In the eyes of many Parisian women, Felix, a sort of hero of romance, owed much of his success to the evil that was said of him. Madame de Manerville had closed the list of his amorous adventures; and perhaps her dismissal had something to do with his frame of mind. At any rate, without being in any way a Don Juan, he had gathered in the world of love as many disenchantments as he had met with in the world of politics. That ideal of womanhood and of passion, the type of which —perhaps to his sorrow—had lighted and governed his dawn of life, he despaired of ever finding again.
At thirty years of age, Comte Felix determined to put an end to the burden of his various felicities by marriage. On that point his ideas were extremely fixed; he wanted a young girl brought up in the strictest tenets of Catholicism. It was enough for him to know how the Comtesse de Granville had trained her daughters to make him, after he had once resolved on marriage, request the hand of the eldest. He himself had suffered under the despotism of a mother; he still remembered his unhappy childhood too well not to recognize, beneath the reserves of feminine shyness, the state to which such a yoke must have brought the heart of a young girl, whether that heart was soured, embittered, or rebellious, or whether it was still peaceful, lovable, and ready to unclose to noble sentiments. Tyranny produces two opposite effects, the symbols of which exist in two grand figures of ancient slavery, Epictetus and Spartacus,—hatred and evil feelings on the one hand, resignation and tenderness, on the other.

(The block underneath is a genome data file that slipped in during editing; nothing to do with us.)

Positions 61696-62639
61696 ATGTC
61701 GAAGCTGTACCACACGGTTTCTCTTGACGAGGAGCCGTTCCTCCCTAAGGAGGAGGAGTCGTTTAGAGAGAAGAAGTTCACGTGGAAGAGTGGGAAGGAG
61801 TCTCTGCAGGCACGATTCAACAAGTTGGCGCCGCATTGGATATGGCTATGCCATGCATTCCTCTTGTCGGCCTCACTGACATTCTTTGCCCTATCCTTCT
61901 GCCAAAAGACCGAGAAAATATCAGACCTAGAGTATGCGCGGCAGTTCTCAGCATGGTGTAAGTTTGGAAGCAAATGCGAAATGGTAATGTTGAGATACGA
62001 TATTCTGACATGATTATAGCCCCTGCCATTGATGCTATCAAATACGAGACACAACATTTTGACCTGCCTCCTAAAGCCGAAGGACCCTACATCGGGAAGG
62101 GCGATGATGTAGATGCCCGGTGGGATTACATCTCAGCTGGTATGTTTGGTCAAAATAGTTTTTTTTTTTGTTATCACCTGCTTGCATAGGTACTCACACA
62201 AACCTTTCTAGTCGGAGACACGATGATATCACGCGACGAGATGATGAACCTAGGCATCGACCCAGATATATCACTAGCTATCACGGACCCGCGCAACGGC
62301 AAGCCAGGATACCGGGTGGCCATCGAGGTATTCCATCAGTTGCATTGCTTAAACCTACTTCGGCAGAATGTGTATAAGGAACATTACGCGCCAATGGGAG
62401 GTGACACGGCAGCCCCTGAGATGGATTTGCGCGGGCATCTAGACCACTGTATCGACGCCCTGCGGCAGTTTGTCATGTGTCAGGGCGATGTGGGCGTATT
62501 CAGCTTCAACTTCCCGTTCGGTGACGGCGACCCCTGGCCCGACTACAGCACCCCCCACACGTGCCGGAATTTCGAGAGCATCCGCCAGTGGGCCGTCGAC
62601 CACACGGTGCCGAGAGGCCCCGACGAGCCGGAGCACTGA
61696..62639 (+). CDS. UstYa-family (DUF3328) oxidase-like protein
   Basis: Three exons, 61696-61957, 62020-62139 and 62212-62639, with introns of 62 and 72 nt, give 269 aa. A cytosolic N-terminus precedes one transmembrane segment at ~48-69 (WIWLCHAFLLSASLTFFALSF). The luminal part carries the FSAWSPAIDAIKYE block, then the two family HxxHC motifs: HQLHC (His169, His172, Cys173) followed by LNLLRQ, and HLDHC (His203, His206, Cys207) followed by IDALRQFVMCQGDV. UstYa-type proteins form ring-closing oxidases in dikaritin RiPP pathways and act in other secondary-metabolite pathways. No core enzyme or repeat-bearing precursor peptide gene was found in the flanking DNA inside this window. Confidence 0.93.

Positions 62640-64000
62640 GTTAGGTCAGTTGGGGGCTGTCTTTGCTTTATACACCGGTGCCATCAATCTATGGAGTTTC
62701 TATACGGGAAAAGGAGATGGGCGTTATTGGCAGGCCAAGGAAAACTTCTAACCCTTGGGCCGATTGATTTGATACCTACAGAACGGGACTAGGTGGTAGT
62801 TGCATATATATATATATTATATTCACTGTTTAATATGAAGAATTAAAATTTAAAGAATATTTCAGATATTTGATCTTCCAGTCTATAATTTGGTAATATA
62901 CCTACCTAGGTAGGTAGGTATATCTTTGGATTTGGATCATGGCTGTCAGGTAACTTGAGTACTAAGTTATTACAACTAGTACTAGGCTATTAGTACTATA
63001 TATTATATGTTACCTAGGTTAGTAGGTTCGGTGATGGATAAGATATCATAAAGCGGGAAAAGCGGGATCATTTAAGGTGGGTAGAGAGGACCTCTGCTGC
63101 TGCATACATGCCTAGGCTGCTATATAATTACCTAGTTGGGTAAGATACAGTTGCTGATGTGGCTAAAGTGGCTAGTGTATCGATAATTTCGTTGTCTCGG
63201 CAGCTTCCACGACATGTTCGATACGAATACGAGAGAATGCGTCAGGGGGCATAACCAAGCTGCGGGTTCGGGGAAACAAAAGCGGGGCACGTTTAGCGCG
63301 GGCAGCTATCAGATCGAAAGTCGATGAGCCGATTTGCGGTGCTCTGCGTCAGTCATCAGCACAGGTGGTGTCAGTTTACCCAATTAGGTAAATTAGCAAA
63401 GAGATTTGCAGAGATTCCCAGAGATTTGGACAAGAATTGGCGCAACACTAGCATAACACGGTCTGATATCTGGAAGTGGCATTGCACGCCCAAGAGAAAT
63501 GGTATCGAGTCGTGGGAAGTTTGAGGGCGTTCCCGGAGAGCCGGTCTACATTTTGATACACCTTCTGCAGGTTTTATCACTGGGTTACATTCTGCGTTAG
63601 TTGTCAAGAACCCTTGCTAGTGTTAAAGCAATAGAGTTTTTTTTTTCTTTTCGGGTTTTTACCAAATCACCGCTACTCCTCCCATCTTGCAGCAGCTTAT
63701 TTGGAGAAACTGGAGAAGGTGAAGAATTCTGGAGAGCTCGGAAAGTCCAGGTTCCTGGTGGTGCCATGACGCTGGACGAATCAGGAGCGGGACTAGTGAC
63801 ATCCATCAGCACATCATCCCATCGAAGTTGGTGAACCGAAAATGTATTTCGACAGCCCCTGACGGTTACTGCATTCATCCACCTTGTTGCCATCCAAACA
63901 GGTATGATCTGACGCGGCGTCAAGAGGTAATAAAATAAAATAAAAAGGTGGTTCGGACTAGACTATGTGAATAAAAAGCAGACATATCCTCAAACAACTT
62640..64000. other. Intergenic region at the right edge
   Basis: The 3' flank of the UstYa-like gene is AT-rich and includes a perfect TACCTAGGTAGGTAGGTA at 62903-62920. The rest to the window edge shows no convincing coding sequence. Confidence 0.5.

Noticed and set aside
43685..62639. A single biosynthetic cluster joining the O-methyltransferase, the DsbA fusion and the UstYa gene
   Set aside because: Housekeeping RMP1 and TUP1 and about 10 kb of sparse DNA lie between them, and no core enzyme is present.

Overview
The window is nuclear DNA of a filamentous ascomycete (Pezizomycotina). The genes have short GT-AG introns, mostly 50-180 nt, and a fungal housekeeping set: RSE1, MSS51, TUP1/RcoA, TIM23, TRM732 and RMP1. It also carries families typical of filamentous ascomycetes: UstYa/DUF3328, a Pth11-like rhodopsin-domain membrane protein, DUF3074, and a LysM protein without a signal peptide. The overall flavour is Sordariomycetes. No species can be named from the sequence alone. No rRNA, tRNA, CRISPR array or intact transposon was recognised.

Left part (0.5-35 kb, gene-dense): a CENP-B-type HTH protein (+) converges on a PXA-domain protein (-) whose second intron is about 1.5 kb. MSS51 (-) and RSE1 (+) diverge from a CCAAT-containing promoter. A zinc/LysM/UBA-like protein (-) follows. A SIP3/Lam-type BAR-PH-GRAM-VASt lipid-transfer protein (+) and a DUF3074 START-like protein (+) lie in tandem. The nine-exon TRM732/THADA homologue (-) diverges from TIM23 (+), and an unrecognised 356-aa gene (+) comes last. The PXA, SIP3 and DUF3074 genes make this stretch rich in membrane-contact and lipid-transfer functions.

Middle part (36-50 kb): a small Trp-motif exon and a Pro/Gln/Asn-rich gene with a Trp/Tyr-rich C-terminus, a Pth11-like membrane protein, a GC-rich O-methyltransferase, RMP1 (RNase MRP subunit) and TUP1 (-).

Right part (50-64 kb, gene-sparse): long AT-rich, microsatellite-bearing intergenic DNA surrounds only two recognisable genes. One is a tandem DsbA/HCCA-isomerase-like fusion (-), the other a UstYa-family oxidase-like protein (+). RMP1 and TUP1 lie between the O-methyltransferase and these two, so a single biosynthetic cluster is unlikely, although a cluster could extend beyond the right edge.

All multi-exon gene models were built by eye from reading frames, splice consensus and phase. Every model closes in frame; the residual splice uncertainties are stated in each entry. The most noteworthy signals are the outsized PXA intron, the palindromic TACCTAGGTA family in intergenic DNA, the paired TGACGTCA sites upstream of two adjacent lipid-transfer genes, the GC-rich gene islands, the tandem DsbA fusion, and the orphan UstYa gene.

The Comte de Vandenesse recognized himself in Marie-Angelique de Granville. In choosing for his wife an artless, innocent, and pure young girl, this young old man determined to mingle a paternal feeling with the conjugal feeling. He knew his own heart was withered by the world and by politics, and he felt that he was giving in exchange for a dawning life the remains of a worn-out existence. Beside those springtide flowers he was putting the ice of winter; hoary experience with young and innocent ignorance. After soberly judging the position, he took up his conjugal career with ample precaution; indulgence and perfect confidence were the two anchors to which he moored it. Mothers of families ought to seek such men for their daughters. A good mind protects like a divinity; disenchantment is as keen-sighted as a surgeon; experience as foreseeing as a mother. Those three qualities are the cardinal virtues of a safe marriage. All that his past career had taught to Felix de Vandenesse, the observations of a life that was busy, literary, and thoughtful by turns, all his forces, in fact, were now employed in making his wife happy; to that end he applied his mind.